I’ve been reading Chris Mackowski’s blog about his first trip to Uganda, and realising that in many ways this is now a travel blog as much as a stream of consciousness journal about doing a PhD. Chris has had an interesting reaction to his post on his feelings about travelling to Uganda, where he discusses his hopes for personal development and eye-opening experiences.
One commenter said:
Africa is your chance as a PHd student to wake up? Sad.
Now, as Wainaina says, Africa has a lot of rubbish written and said about it as an abstract concept. As well as people pinning hopes of personal and ethical salvation on work in various countries, the discussion of the mythical, amoral ’dark continent’ has been joined by discussion of the ‘failed continent’ (regardless of the veracity of that idea). I’m not a fan of talking about ‘Africa’ as a whole.
The emotions and ideas that come from travelling in ‘Africa,’ described in Chris’ blog and the comments, are, I feel, more general reflections on life as privileged, well-off (insofar as you can afford a trip to Africa) people from the US and Europe, rather than any serious reflection on local existence. Personal revelations about relationships, prejudices and guilt – all things I’ve had while being here in East Africa, or returning from it – are surely normal things when travelling, particularly to difficult, different countries (more so than Disneyland, as one commenter suggested; while I’m sure you can have life changing thoughts on the It’s A Small World ride, I doubt the place would really challenge your prejudices).
What’s important to recognise is that your own personal epiphanies and shock at life in ‘Africa’ generally don’t reflect the everyday here. Yes, I could write an academic paper on at least one aspect of life I experience every day in Juba (that’s the joy of being an academic: you’re allowed to be fancy and wordy about things like changing money in the market). But I’m also very capable of being bored and annoyed here; with cooking with charcoal, with waiting for water deliveries, with endless waiting in general, with sickness and road accidents and violent crime and endless political problems. If you’re constantly thinking in terms of comparisons with home, ‘African stories,’ and ‘development’ issues, you end up generalising and navel-gazing (as the ‘navel-gazing’ tag on this blog will demonstrate). If you’re preoccupied by continent-wide drama and constantly hunting for a beautiful metaphor for the regional experience – and your specific epiphanies – you’re likely going to miss the more current interests and everyday issues of real life here.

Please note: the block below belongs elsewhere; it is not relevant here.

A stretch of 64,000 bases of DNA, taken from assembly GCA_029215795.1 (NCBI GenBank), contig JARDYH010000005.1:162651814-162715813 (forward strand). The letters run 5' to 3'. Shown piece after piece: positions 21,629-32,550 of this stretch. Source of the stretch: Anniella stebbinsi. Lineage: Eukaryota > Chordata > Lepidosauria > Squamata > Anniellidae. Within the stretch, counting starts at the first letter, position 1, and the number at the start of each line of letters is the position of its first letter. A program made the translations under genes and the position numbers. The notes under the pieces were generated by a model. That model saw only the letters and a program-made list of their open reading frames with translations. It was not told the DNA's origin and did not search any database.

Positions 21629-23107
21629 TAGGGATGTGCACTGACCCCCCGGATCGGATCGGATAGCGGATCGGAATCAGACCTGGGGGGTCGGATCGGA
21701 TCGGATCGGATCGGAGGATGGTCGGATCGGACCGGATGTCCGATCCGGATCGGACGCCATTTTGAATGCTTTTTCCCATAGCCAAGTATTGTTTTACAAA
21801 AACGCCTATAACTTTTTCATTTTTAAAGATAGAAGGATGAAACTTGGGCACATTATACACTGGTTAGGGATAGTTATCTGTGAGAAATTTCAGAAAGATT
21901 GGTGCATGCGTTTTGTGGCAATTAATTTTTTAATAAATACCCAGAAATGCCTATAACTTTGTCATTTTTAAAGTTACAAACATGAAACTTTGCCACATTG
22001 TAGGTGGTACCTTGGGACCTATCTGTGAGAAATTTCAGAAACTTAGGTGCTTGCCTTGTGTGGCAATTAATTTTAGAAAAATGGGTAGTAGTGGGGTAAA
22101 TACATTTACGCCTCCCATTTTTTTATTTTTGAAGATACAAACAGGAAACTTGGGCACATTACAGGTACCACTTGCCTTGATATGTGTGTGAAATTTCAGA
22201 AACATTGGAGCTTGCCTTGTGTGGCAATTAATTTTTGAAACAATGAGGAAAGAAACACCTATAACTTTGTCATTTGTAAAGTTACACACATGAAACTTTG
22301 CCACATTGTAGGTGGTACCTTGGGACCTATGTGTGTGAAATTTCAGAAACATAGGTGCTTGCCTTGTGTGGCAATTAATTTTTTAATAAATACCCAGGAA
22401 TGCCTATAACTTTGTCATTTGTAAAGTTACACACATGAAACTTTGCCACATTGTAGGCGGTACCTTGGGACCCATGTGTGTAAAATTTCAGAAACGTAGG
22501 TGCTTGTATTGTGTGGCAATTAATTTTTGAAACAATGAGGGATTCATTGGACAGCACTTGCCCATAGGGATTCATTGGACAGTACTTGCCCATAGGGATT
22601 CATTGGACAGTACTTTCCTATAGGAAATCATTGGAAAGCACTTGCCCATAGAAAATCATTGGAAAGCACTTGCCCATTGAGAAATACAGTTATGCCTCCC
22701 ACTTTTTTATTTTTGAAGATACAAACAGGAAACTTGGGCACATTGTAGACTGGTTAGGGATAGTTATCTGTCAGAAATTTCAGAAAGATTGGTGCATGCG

I understand the commenter’s frustration with soul-seeking tourists; it’s annoying to talk to people who are constantly profound about your everyday life. But living in England is often very hermetically sealed off from difficulties and – for most of us – serious life questions; personally, life in Juba challenges me because I haven’t had to deal with being separated potentially permanently from my family, had relatives die in conflict or of treatable disease, etc. However, my version of this travel epiphany here is now focused on improving myself as a ‘nice person’: not seeing my friends here as ‘inspirational’ or examples of wider African problems, but learning from them with respect and humour. I am trying to reconcile my feelings of being a neo-colonial “intellectual” – taking knowledge, ‘stealing’ it from the archives, writing other people’s histories – through developing my broader, non-’Africa’-centric working principles, which basically focus on the right to information, intellectual freedom and public discussion.
I’m not ridiculing the idea of personal development through travel; I’ve used travel as a catalyst for this all my life. But when you travel with the intent of ‘finding’ something, or ‘seeing’ something – like the ‘dark continent’ – then you might miss out on the fun, boredom and frustration of the everyday.